What is a Tree Ring?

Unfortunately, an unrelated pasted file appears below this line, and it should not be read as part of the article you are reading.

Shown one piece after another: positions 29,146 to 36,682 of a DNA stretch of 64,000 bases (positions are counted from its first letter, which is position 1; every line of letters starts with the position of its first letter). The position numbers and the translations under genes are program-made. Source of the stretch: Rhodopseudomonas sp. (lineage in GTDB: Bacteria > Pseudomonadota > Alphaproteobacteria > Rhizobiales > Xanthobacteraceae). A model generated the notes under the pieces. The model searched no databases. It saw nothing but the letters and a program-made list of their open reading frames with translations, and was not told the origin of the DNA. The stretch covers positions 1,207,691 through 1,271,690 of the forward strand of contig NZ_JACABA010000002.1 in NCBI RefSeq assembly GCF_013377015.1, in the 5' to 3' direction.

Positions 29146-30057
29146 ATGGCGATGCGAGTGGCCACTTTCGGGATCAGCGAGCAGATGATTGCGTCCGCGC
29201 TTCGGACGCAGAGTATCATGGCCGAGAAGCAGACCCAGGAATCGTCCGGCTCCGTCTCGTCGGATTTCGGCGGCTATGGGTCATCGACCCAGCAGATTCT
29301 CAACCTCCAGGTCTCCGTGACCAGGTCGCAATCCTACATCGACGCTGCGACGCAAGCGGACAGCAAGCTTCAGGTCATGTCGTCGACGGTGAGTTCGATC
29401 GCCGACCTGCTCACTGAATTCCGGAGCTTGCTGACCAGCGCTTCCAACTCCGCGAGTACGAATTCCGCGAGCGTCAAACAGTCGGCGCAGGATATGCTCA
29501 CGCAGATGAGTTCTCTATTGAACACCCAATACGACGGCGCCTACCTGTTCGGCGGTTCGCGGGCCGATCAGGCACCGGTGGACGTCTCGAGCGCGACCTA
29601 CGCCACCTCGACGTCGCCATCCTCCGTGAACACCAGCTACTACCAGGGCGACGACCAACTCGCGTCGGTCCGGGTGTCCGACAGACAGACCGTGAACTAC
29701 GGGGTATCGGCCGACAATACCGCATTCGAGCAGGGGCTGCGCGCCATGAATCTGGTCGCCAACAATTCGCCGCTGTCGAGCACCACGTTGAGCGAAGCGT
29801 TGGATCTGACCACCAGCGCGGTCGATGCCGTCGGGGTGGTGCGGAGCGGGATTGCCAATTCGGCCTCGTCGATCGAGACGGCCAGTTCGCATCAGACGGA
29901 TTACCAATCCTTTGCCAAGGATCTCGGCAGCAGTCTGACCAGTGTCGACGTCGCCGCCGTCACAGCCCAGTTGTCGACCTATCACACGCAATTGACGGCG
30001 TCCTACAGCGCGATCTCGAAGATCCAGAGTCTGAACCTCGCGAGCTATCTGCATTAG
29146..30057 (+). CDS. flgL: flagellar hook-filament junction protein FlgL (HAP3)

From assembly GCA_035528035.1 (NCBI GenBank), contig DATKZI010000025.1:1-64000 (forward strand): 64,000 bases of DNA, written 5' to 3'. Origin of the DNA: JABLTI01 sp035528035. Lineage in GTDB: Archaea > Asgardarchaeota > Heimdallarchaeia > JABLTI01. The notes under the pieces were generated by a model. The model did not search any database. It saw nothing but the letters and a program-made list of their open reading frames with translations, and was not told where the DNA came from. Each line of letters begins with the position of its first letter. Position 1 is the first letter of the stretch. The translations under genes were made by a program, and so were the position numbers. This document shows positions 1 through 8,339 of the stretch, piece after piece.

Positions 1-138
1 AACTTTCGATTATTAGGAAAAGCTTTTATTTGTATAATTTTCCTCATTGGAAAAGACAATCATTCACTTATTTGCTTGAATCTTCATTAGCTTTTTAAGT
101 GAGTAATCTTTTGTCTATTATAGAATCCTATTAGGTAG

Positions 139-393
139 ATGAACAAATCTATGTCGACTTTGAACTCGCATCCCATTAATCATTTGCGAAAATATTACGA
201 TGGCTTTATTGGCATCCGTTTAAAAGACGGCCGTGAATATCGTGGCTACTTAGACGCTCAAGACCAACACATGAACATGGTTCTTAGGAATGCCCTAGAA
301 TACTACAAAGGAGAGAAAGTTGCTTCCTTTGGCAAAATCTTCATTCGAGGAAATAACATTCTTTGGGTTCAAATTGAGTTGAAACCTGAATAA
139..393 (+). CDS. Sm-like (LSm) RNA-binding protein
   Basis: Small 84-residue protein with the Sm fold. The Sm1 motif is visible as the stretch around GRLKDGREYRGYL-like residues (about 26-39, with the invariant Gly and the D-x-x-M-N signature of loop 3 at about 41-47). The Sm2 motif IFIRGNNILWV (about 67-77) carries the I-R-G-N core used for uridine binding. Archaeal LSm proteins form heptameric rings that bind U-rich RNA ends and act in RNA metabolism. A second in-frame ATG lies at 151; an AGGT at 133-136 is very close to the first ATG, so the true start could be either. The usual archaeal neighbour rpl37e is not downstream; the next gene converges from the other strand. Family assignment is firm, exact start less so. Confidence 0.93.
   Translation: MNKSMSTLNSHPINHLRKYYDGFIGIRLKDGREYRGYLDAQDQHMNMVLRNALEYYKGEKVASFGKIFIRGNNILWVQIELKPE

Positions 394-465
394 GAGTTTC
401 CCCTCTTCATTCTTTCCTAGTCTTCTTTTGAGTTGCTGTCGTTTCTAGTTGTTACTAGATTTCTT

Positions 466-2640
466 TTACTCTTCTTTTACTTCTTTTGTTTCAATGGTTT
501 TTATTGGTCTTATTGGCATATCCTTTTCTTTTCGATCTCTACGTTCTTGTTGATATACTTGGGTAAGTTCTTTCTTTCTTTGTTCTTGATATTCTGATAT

Trees are organisms in the plant kingdom that appear to be so simple to us but are very complex in their habitat. The tree trunk is the biggest stem and the trunk possesses many branches which again have stems on them. Leaves are found on almost all the branches and stems of trees. Leaves are present on the top of the tree while the roots found at the bottom take the nutrients from the ground. All plants including the trees have a central medullary region or Pith region made up of parenchyma cells. Leaves are the sites for preparation of food necessary for the tree to survive. Hence it is essential for the tree to supply the water and nutrients to the leaves from the ground through the stem. A tree ring is simply a layer of wood produced during one tree’s growing season. A cross section of a tree often shows a distinct pattern of concentric tree rings. Each tree ring marks a line between the dark late wood that grew at the end of the previous year and the relatively pale early wood that grew at the start of this year. One annual ring is composed of a ring of early wood and a ring of late wood. The growth occurs in the cambium (the thin, continuous sheath of cells between bark and wood). In spring, the cambium begins dividing. This creates new tissue and increases the diameter of the tree at two places: 1. Outside the cambium. The outer cells become part of the phloem. The phloem carries food produced in the leaves to the branches, trunk, and roots. Some of the phloem dies each year and becomes part of the outer bark. 2. Inside the cambium. The inner cells become part of the xylem. These cells contribute most of a tree's growth in diameter. The xylem carries water and nutrients from the roots to the leaves. These cells show the most annual variation: * When a tree grows quickly, the xylem cells are large with thin walls. This early wood or springwood is the lighter-colored part of a tree ring. * In late summer, growth slows;...
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